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A Behavior Genetic Study of Peer Groups and Alcohol Use in Adolescence

Cruz, Jennifer Emilie
Thesis/Dissertation; Online
Cruz, Jennifer Emilie
Turkheimer, Eric
Allen, Joseph
Pugh, Allison
Emery, Robert
Peer relationships are heralded as an influential social domain in adolescence and may surpass parenting as the dominant influence on adolescent alcohol use. Selection and influence processes co-occur, but the specific extent of peer influence, primary influencing agents, and mechanisms of action are unclear. The current study addresses these concerns using data from the National Longitudinal Study of Adolescent Health. First, we consider the diversity in peer networks by examining structural and behavioral aspects of these networks. Second, as peers represent different social contexts throughout development, we examine the developmental course of alcohol use from early adolescence to early adulthood. Third, we use family designs to consider potential genetic and environmental confounds to identify true causal relationships. This is the first study to combine multiple dimensions of the peer environment with the rigor of family designs to differentiate risk indicators from causal mechanisms. Results indicated that greater peer substance use was related to greater overall alcohol use, a greater increase into mid and late adolescence, and less of a decline into early adulthood. These effects were greatest when an adolescent was close to his or her peer group. While genetic confounds moderated the relationship between peers and adolescent alcohol use, there remained a quasi-causal path providing strong support for the causal role of peer group substance use on alcohol use throughout adolescence, particularly in the context of high quality friendships. These findings are consistent with a model involving selection and influence processes and implicate indirect peer effects. Implications regarding future research and interventions to reduce alcohol use and other problem behaviors in adolescence are discussed. Note: Abstract extracted from PDF text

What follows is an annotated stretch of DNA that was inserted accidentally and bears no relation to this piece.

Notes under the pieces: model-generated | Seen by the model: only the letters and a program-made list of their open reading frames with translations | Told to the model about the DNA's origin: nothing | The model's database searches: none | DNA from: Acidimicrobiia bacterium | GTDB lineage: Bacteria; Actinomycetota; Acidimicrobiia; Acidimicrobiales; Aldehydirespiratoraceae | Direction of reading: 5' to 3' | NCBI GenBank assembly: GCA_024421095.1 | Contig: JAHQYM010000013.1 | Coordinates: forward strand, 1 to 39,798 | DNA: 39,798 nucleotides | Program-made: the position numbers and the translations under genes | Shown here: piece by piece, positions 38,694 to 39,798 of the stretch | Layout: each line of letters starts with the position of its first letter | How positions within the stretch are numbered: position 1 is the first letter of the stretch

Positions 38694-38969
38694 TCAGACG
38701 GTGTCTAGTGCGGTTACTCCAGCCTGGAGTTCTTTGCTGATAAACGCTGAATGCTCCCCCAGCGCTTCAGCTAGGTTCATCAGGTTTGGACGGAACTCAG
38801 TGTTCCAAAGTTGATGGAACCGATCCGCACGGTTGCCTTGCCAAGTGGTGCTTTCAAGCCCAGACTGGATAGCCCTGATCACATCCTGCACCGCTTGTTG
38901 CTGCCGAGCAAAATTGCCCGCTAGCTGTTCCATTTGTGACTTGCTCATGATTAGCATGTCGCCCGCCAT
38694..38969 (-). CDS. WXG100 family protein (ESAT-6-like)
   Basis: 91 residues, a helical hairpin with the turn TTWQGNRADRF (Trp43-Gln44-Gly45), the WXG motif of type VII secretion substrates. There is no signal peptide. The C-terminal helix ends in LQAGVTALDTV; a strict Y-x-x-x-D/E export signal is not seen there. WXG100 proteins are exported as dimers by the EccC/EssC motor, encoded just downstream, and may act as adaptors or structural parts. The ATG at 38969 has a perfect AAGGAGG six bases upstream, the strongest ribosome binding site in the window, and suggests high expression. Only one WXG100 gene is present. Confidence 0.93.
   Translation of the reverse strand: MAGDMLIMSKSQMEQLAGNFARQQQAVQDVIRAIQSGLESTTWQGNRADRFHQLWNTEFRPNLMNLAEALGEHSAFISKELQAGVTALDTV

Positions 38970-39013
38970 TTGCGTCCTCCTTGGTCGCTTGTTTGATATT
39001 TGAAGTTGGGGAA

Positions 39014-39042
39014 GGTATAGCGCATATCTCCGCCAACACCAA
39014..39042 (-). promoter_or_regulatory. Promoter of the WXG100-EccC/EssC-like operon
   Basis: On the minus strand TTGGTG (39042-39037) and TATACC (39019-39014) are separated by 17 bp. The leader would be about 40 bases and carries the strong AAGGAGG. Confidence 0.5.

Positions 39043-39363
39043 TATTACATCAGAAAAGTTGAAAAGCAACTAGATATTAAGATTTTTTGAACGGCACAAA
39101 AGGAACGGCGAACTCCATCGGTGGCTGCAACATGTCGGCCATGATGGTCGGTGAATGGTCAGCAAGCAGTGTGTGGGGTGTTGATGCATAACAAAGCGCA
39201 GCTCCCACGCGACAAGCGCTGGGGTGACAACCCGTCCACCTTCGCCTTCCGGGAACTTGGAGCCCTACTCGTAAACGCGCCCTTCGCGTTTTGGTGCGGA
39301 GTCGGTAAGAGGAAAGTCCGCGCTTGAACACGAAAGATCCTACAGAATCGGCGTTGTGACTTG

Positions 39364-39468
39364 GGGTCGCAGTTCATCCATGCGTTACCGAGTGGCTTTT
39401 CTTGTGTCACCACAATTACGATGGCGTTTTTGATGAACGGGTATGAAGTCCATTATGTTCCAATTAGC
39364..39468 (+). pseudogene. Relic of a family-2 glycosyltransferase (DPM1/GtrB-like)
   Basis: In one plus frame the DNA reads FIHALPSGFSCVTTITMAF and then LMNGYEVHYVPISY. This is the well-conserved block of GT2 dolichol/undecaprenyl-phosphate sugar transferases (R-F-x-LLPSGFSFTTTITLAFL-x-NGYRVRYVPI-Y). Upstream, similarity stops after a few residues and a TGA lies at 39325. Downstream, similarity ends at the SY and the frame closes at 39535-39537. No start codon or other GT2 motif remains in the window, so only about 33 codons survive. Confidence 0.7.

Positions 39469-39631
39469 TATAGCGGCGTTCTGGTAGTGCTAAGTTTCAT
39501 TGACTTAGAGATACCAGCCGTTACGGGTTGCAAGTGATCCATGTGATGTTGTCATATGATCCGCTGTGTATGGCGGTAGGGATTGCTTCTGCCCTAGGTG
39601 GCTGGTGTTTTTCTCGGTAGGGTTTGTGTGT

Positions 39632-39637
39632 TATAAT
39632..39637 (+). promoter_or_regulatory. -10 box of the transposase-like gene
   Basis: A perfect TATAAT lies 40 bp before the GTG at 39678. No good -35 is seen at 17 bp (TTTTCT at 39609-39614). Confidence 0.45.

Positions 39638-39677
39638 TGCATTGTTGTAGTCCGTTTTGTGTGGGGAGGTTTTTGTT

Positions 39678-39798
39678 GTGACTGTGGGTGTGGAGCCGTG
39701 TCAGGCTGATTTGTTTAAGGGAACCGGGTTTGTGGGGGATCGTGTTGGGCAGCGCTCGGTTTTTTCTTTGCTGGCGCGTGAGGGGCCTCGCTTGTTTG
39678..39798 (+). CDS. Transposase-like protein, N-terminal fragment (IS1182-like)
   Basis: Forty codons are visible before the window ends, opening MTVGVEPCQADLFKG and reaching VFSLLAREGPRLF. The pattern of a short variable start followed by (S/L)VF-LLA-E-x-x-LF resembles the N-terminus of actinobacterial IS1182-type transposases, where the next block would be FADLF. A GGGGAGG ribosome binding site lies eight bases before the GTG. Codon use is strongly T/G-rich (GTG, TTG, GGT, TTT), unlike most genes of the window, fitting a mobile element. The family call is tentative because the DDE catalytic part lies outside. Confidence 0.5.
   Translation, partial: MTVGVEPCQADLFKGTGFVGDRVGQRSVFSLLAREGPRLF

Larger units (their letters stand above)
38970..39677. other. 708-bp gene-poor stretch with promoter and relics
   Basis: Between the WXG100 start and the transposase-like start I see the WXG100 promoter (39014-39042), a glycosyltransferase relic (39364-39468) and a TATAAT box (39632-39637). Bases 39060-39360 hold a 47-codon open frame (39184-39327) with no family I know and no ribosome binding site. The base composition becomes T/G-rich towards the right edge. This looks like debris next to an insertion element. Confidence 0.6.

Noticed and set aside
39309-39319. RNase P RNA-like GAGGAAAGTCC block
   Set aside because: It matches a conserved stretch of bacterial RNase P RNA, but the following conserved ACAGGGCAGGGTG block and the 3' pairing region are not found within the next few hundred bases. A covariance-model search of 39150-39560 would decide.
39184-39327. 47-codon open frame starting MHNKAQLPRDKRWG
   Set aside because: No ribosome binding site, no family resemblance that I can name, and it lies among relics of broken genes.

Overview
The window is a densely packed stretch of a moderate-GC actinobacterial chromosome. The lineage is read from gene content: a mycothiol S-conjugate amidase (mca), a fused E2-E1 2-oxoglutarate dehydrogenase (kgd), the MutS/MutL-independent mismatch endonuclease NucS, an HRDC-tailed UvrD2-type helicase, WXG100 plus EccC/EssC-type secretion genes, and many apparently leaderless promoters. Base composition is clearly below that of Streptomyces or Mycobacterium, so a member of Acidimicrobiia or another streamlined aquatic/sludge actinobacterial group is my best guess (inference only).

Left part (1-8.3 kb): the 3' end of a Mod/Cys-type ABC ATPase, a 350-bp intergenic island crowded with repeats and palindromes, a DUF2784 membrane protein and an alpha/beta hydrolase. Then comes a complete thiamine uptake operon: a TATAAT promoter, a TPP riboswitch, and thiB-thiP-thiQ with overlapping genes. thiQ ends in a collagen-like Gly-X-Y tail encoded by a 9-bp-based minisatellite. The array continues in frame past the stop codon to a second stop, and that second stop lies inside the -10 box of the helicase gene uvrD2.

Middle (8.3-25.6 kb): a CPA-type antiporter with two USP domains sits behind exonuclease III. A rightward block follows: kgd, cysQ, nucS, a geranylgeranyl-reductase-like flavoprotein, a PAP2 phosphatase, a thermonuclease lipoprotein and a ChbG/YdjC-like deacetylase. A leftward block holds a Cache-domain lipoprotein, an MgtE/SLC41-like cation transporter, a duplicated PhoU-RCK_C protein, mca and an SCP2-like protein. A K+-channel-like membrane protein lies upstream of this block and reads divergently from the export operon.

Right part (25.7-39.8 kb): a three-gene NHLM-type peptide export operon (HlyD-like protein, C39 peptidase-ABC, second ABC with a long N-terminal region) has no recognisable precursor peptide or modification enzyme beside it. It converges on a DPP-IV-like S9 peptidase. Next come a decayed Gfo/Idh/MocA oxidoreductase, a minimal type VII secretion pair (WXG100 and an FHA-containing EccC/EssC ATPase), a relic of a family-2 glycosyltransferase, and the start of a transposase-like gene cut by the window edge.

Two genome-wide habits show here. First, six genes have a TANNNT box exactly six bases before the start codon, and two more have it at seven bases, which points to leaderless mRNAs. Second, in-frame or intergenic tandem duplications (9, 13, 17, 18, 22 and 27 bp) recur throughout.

University of Virginia, Department of Psychology, PHD, 2010
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